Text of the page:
Haig West

The Haig West project area is located on the west coast of Flaherty Island (approximately 20km west of the Haig Inlet Deposit) and runs in a north-south direction over a 29.4km strike length. The project covers a strong magnetic trend that extends of the entire length of the target area and coincides with outcropping iron mineralization on the ground. During the summer of 2012, the Company discovered a 4.5km outcrop of magnetite mineralization at the south end of the project that had never been previously mapped. To date, the Company has drilled 13 holes over a 25km strike length and intersected significant widths of iron bearing hematite and magnetite. Below is a table of assays received to date on Haig West:

Hole IDFrom (m)To (m)Interval (m)Total Fe (%)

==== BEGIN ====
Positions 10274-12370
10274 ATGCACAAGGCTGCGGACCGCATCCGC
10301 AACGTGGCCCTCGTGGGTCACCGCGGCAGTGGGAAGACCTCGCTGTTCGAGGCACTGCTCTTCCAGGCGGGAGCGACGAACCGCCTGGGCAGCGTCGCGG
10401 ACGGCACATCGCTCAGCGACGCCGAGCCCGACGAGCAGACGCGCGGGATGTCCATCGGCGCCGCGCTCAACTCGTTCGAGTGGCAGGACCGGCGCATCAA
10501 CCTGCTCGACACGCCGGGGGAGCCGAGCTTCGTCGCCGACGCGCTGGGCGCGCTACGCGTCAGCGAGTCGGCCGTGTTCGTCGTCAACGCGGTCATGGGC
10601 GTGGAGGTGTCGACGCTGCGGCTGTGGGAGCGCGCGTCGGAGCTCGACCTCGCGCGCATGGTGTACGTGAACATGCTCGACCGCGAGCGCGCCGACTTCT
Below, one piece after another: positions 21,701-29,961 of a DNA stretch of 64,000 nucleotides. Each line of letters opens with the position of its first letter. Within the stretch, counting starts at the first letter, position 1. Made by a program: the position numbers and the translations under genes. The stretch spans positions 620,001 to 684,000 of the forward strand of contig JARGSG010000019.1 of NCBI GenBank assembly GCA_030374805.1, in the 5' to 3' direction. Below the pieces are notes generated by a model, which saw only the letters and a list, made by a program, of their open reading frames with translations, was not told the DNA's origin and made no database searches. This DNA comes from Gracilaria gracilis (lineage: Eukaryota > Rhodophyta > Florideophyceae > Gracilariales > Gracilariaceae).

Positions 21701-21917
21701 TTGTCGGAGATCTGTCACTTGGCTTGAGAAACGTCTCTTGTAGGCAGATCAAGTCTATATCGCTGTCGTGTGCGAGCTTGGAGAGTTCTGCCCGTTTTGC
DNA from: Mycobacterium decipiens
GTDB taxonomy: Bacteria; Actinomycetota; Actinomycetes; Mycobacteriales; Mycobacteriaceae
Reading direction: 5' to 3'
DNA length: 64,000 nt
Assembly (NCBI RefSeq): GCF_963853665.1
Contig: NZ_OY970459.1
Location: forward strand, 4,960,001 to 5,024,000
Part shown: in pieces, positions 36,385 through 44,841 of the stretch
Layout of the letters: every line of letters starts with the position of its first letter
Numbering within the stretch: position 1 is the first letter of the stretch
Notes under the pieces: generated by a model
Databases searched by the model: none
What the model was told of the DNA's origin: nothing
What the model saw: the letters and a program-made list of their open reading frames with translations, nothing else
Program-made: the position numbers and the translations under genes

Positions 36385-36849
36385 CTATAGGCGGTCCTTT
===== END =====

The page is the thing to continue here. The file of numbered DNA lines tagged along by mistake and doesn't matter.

Haig North

Drilling on the Haig North area during 2012 was comprised of 4 holes at 2 kilometer step-outs indicating excellent continuity of the east dipping iron formation over the 8 kilometer strike length. These holes run north along the iron formation on the mid-east side of Flaherty Island, beginning approximately 10 kilometers north of the Haig Inlet Deposit. Below is a table of assays received to date on Haig North:

Hole IDFrom (m)To (m)Interval (m)Total Fe (%)

Haig South

Drilling on the Haig South area during 2012 was comprised of 4 holes located around the 2011 drill hole CO11-53. Below is a table of assays received on Haig South:

Hole IDFrom (m)To (m)Interval (m)Total Fe (%)

Kihl Bay

Kihl Bay is an area to the north-east of the Haig Inlet Deposit where the Company collected one of its highest grab samples. Folding in the Kihl Bay target area is interpreted to have created a number of anticlines that may have pushed the iron mineralization close to surface. During 2012, the company drilled 7 holes at Kihl Bay. Below is a table of assays received to date on Kihl Bay:

Hole IDFrom (m)To (m)Interval (m)Total Fe (%)

Kugong Island and Wiegand Island